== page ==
It is a city in which planning and design has been handed over to get-rich-quick developers, where planning authorities, or ministers, automatically tick any proposal, no matter how ghastly, so long as it promises work to the developer-union which, along with the poker machine lobby, has so much influence over ACT governments. It's a city that hasn't had a new idea about education since 1975, and which is building new schools on 20th-century models.
Rome, Florence, London, Paris, Budapest, Krakow, Saint Petersburg, Istanbul or Damascus were built, generally, by populations of not much greater number and at a time when they had local domestic products of less than five per cent of that of the ACT.
It is, of course, true that most of those populations then lived lives of poverty and squalor, and that the sumptuousness the world remembers was of only a tiny few. But that might emphasise how much bigger those few dreamt than we do now.
What does it say that the homeplace of the citizens of the ACT is generally drab, apart from some oddments which represent not us, but the national capital? Apart from the Arboretum, the taxpayers of Canberra itself have yet to conceive, construct or deliver a single worthy thing, or any service or facility of particular quality or vision. It's not that we couldn't afford to have an exceptional or inspired hospital, school, police force, or facility for the old or the young.
We Canberrans don't deserve the credit for the Griffin plan, the streetscapes, plantings, parliament houses, national galleries, museums and libraries. We may be the prime customers and beneficiaries, but it is not ours, though we are largely saved the cost of duplicating such facilities, as Sydney, Perth or Newcastle does. The shocking disappointment is what little the people of Canberra, as their own little polity, have contributed to make the city beautiful, the land peaceful and sustaining, and the citizens happy, healthy and wise.
Jon Stanhope tried, unpopularly, to promote some public art, but there is more that is beautiful to the hectare in Chicago or 500 other cities than to the square kilometre of Canberra.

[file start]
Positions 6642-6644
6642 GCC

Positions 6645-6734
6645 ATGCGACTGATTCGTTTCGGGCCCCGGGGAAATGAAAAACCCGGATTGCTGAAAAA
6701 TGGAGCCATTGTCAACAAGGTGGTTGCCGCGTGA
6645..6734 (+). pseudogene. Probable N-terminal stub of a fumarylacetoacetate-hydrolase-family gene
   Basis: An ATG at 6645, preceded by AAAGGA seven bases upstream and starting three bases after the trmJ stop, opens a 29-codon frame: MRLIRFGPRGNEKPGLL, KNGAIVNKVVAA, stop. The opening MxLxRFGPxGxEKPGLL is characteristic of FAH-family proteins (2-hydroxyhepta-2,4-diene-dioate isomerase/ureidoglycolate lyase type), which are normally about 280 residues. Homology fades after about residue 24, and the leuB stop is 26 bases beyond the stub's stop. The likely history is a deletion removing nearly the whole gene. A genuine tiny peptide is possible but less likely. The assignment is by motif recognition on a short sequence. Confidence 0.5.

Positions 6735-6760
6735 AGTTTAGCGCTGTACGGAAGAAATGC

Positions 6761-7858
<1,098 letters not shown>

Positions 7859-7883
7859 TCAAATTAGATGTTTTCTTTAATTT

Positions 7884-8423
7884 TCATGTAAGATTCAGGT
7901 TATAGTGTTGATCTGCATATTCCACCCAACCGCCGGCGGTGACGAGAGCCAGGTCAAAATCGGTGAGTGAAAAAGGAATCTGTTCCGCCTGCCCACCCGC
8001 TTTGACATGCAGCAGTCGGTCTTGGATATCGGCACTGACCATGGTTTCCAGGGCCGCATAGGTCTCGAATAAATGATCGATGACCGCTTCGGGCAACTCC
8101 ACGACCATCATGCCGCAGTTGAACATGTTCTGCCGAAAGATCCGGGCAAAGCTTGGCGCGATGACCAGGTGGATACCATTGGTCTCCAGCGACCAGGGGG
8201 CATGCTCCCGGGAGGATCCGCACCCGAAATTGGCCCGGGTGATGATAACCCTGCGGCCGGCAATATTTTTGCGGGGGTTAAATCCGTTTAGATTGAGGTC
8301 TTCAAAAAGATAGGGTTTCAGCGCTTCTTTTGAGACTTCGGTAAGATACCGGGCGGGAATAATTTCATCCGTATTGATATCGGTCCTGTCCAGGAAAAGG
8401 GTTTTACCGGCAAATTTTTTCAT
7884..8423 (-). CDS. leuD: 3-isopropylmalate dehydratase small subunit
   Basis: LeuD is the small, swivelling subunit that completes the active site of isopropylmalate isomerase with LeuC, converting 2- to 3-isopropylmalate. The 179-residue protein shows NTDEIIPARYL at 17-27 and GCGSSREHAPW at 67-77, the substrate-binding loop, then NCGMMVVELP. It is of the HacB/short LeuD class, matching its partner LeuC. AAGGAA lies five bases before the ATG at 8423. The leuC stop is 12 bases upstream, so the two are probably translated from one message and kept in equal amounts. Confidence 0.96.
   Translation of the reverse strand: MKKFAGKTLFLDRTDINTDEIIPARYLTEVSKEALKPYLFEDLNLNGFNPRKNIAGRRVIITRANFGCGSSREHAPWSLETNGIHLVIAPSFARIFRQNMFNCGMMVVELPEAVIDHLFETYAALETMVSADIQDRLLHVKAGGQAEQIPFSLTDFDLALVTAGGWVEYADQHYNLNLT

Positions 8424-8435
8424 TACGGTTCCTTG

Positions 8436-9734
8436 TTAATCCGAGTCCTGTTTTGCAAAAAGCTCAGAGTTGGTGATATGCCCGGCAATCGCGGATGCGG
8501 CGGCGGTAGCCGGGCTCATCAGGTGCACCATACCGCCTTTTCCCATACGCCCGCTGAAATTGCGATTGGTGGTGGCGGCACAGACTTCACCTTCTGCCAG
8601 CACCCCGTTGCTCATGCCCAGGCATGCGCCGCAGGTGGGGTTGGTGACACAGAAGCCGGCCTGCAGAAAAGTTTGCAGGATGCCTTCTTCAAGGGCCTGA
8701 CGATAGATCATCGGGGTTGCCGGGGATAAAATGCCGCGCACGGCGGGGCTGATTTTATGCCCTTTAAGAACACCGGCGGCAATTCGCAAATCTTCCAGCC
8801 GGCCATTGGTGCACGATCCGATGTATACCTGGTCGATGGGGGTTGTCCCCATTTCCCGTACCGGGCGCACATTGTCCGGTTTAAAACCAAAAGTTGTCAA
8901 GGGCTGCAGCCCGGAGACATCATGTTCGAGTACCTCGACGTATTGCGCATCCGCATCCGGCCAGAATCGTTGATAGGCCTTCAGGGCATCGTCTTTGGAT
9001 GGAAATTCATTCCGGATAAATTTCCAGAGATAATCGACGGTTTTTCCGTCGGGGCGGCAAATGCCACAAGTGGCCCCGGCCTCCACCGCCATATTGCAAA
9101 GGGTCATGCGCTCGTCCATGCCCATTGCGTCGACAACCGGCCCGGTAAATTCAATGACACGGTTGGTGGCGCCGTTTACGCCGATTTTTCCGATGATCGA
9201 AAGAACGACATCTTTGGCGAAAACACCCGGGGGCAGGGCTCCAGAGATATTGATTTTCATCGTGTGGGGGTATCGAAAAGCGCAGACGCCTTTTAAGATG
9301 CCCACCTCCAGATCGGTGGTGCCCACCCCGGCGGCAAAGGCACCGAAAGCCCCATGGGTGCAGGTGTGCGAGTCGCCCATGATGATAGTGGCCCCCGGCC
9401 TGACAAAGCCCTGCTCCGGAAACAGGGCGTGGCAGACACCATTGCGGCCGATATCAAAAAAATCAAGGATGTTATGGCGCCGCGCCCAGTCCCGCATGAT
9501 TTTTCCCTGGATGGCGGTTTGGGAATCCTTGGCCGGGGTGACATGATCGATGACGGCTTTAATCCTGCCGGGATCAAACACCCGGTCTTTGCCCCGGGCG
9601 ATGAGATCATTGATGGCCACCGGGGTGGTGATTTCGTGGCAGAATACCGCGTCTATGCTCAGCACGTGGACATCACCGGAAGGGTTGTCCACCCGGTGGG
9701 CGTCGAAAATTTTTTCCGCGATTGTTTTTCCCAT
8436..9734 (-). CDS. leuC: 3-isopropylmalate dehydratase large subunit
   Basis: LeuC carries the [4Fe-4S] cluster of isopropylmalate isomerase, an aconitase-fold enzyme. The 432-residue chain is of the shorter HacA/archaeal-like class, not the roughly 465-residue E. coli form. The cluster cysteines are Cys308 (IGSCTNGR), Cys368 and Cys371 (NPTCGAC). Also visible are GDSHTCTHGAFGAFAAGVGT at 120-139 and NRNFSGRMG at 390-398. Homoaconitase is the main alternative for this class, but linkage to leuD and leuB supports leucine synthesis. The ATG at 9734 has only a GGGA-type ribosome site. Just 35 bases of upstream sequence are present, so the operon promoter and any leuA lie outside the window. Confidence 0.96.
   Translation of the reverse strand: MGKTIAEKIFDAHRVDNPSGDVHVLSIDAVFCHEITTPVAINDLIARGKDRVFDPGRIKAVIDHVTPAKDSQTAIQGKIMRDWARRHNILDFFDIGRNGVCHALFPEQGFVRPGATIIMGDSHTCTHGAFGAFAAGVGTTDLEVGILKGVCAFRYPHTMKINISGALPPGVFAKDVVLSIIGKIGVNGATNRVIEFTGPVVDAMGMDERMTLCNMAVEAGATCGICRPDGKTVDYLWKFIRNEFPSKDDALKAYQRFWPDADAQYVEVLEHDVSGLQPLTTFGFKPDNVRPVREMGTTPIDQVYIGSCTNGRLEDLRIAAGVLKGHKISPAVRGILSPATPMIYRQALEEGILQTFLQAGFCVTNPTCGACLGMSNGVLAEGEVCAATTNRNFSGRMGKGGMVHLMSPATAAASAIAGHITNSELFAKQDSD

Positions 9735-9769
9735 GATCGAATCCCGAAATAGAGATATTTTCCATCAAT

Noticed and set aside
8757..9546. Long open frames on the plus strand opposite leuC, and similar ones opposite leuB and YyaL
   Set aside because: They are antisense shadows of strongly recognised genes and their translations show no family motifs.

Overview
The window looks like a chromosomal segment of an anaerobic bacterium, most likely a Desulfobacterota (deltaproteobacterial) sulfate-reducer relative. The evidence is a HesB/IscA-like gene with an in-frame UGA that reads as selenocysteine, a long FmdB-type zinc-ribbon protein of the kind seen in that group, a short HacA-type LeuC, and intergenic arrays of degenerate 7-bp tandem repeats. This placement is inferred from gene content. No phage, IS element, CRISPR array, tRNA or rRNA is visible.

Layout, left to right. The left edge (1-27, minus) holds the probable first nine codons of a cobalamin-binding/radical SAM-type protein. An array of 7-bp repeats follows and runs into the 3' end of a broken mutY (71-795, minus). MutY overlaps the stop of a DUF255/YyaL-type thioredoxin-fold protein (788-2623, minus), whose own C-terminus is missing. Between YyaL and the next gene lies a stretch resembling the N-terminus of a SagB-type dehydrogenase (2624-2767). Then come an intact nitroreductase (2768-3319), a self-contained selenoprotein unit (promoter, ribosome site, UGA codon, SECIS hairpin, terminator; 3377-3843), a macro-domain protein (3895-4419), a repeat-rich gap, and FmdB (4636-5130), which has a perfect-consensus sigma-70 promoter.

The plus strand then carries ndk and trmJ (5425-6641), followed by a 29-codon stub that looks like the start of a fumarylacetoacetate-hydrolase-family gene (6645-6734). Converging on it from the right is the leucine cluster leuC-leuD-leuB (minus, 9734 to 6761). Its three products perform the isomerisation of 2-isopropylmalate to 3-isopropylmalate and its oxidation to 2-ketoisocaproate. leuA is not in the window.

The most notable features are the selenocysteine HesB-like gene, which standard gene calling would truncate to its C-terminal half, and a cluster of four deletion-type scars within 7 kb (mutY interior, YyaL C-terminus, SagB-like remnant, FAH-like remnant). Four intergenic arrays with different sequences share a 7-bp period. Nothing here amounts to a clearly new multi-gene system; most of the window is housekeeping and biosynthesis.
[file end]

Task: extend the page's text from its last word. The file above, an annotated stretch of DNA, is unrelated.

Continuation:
Before self-government, Commonwealth instrumentalities developed great towns and town centres, and networks that were models of a suburban dream to Australians and the world. They have been replaced by Lilliputians, of lower aspirations, lesser pride, meanness and narrowness of vision.
Successive ACT governments have supervised, in bipartisan spirit, nasty, shabby, greedy and yet less sustainable suburban developments. Instead of great public streets, places and buildings, they yearn for football stadiums, funfairs, and the profits from penthouse developments alongside the lake. Their concept of what Canberra could be is less than that of a Menzies 60 years ago.
There is no longer a single vibrant town centre. That is not an accident, but the fault of poor planning, poor government and a habit of deference to big financial interests and of ignoring small scale entrepreneurs.
There is nothing bold in the planning of health and education. Nothing bold or new, let alone better, in ideas, ideals, words or deeds. The apparent focus seems entirely on the grim business of doing more with less, on scaling down not up, and of hoping for more money from the Commonwealth - which is to say other Australian taxpayers.
Our Grants Commission submissions suggest being here is a disadvantage needing external subsidy.
A city with this birthright, the capital of a rich, confident and outgoing nation deserves something better than determined second ratedness. It needs some leadership, some idealism, some guts. That it has so many whingers, people whose primary complaint is about garbage collections and the rates, may be a function of leaders who cannot lift their gaze above the ground.